Light-Intensity Modulated (LIM) force sensors are seeing increasing interest in the field of surgical robotics and flexible systems in particular. However, such sensing modalities are notoriously susceptible to ambient effects such as temperature and environmental irradiance which can register as false force readings. We explore machine learning techniques to dynamically compensate for environmental biases that plague multi-axis optoelectronic force sensors. In this work, we fabricate a multisensor: three-axis LIM force sensor with integrated temperature and ambient irradiance sensing manufactured via a monolithic, origami-inspired fabrication process called printed-circuit MEMS. We explore machine learning regression techniques to compensate for temperature and ambient light sensitivity using on-board environmental sensor data. We compare batch-based ridge regression, kernelized regression and support vector techniques to baseline ordinary least-squares estimates to show that on-board environmental monitoring can substantially improve sensor force tracking performance and output stability under variable lighting and large (>100C) thermal gradients. By augmenting the least-squares estimate with nonlinear functions describing both environmental disturbances and cross-axis coupling effects, we can reduce the error in Fx, Fy and Fz by 10%, 33%, and 73%, respectively. We assess viability of each algorithm tested in terms of both prediction accuracy and computational overhead, and analyze kernel-based regression for prediction in the context of online force feedback and haptics applications in surgical robotics. Finally, we suggest future work for fast approximation and prediction using stochastic, sparse kernel techniques.
Recent advances in medical robotics have initiated a transition from rigid serial manipulators to flexible or continuum robots capable of navigating to confined anatomy within the body. A desire for further procedure minimization is a key accelerator for the development of these flexible systems where the end goal is to provide access to the previously inaccessible anatomical workspaces and enable new minimally invasive surgical (MIS) procedures. While sophisticated navigation and control capabilities have been demonstrated for such systems, existing manufacturing approaches have limited the capabilities of millimeter-scale end-effectors for these flexible systems to date and, to achieve next generation highly functional end-effectors for surgical robots, advanced manufacturing approaches are required. We address this challenge by utilizing a disruptive 2D layer-by-layer precision fabrication process (inspired by printed circuit board manufacturing) that can create functional 3D mechanisms by folding 2D layers of materials which may be structural, flexible, adhesive, or conductive. Such an approach enables actuation, sensing, and circuitry to be directly integrated with the articulating features by selecting the appropriate materials during the layer-by-layer manufacturing process. To demonstrate the efficacy of this technology, we use it to fabricate three modular robotic components at the millimeter-scale: (1) sensors, (2) mechanisms, and (3) actuators. These modules could potentially be implemented into transendoscopic systems, enabling bilateral grasping, retraction and cutting, and could potentially mitigate challenging MIS interventions performed via endoscopy or flexible means. This research lays the ground work for new mechanism, sensor and actuation technologies that can be readily integrated via new millimeter-scale layer-by-layer manufacturing approaches.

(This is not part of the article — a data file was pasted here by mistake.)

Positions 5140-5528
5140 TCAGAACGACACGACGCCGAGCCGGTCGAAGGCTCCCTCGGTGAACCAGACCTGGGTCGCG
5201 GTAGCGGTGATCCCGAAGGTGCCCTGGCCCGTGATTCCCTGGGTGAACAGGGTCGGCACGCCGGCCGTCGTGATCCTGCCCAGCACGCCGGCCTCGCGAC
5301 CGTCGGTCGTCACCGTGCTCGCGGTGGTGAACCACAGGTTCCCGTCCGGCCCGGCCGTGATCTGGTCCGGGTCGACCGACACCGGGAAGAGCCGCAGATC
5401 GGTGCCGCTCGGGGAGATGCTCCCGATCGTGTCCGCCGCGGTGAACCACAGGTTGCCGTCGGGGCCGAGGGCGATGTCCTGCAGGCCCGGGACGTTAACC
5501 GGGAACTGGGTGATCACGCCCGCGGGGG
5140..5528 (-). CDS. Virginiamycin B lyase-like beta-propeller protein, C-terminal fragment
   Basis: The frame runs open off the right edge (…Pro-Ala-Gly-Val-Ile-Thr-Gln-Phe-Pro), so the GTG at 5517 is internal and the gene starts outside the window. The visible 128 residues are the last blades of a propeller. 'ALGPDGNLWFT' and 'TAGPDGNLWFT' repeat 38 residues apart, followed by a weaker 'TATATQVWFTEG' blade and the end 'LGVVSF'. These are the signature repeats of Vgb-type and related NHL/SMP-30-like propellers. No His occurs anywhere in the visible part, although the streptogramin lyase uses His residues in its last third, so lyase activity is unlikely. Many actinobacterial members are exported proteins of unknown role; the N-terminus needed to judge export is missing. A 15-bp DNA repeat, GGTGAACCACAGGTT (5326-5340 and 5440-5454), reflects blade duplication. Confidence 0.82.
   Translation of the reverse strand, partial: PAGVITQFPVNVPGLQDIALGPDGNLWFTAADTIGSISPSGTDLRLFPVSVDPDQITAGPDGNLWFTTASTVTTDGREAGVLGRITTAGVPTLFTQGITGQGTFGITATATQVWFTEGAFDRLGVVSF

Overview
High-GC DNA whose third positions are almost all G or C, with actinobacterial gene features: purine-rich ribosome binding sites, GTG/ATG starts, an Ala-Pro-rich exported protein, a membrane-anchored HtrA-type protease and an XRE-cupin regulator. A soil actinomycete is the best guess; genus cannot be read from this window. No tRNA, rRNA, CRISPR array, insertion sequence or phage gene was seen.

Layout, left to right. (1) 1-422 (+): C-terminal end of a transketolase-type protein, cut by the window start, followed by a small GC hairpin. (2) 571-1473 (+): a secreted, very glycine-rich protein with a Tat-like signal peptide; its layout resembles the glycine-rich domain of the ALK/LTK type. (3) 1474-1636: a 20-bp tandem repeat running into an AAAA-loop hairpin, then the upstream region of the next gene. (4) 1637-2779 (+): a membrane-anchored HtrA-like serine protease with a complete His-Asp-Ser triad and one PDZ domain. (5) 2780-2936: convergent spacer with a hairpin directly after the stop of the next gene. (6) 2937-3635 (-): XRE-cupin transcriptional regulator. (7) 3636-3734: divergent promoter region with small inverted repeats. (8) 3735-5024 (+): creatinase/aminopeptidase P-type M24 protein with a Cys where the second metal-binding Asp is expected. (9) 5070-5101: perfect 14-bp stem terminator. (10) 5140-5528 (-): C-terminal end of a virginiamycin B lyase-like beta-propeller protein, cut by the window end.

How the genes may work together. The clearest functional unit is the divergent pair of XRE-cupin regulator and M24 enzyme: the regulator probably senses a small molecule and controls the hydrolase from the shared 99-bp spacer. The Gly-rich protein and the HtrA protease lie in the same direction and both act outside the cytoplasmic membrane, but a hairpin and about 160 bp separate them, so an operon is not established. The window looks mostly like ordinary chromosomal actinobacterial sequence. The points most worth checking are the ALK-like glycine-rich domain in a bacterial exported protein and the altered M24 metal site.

Carrying load alters normal walking, imposes additional stress to the musculoskeletal system, and results in an increase in energy consumption and a consequent earlier onset of fatigue. This phenomenon is largely due to increased work requirements in lower extremity joints, in turn requiring higher muscle activation. The aim of this work was to assess the biomechanical and physiological effects of a multi-joint soft exosuit that applies assistive torques to the biological hip and ankle joints during loaded walking.